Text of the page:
A post at Sciblogs argues that going vegetarian could drastically reduce our carbon footprint at a personal level. But what happens when you multiply such changes by 7 billion people and factor in a growing population?
The answer is provided by Marco Springmann, a researcher at University of Oxford
In our latest research, colleagues and I estimate that changes towards more plant-based diets in line with the WHO’s global dietary guidelines could avert 5m-8m deaths per year by 2050. This represents a 6-10% reduction in global mortality.
Food-related greenhouse gas emissions would also be cut by more than two-thirds. In all, these dietary changes would have a value to society of more than US$1 trillion – even as much as US$30 trillion. That’s up to a tenth of the likely global GDP in 2050. Our results are published in the journal PNAS.
Future projections of diets paint a grim picture. Fruit and vegetable consumption is expected to increase, but so is red meat consumption and the number of calories eaten in general. Of the 105 world regions included in our study, fewer than a third are on course to meet dietary recommendations.
A bigger population, eating a worse diet, means that by 2050 food-related GHG emissions will take up half of the “emissions budget” the world has for limiting global warming to less than 2℃.
To see how dietary changes could avert such a doom and gloom scenario, the researchers constructed four alternative diets and analysed their health and environmental impacts: one reference scenario based on projections of diets in 2050; a scenario based on global dietary guidelines which includes minimum amounts of fruits and vegetables, and limits to the amount of red meat, sugar, and total calories; and two vegetarian scenarios, one including eggs and dairy (lacto-ovo vegetarian), and the other completely plant-based (vegan).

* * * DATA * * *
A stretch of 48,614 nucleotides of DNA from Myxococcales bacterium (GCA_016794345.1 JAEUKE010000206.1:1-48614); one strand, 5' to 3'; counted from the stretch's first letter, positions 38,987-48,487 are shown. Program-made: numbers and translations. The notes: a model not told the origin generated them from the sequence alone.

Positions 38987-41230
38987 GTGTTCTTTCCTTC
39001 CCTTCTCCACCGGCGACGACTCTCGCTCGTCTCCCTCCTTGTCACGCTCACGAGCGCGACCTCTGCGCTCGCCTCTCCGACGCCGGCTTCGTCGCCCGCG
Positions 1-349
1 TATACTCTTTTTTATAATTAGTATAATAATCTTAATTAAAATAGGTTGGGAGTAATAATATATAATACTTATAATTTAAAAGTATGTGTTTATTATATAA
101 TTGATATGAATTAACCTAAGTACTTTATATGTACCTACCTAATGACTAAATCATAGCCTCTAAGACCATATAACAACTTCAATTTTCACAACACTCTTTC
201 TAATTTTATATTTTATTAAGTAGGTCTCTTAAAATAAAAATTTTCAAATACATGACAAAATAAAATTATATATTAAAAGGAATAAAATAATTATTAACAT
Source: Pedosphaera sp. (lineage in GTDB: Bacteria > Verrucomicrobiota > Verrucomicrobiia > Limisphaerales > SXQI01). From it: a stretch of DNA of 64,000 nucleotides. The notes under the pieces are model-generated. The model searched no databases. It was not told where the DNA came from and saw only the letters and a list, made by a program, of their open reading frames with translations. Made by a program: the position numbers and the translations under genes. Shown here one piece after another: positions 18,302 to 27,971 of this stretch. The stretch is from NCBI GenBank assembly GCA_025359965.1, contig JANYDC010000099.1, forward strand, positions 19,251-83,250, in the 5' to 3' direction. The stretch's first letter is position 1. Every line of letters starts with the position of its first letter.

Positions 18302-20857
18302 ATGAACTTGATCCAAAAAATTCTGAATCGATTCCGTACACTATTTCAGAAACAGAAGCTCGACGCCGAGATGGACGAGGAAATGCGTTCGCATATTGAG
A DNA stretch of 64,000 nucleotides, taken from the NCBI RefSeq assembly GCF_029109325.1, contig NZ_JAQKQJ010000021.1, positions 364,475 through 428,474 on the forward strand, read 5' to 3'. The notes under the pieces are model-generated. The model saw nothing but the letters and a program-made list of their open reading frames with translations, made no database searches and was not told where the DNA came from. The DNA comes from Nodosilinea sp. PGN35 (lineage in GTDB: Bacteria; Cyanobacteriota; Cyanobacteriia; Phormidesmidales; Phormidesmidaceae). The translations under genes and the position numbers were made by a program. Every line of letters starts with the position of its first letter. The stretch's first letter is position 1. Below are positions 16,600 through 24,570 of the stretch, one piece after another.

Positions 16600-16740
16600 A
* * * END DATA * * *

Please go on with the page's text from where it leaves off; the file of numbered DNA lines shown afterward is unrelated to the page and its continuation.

They found that adoption of global dietary guidelines could result in 5.1m avoided deaths per year in 2050. Vegetarian and vegan diets could result in 7.3m and 8.1m avoided deaths respectively. About half of this was thanks to eating less red meat. The other half came from eating more fruit and veg, along with a reduction in total energy intake (and the associated decreases in obesity).
There are huge regional variations. About two-thirds of the health benefits of dietary change are projected to occur in developing countries, in particular in East Asia and South Asia. But high-income countries closely follow, and the per-person benefits in developed countries could actually be twice as large as those in developing countries as their relatively more imbalanced diets leave greater room for improvement.
There are production implications too.
Fruit and vegetable production and consumption would need to more than double in Sub-Saharan Africa and South Asia just to meet global dietary recommendations, whereas red meat consumption would need to be halved globally, and cut by two-thirds in richer countries. We’d also need to tackle the key problem of overconsumption.
It’s a lot to chew on, Springmann concludes.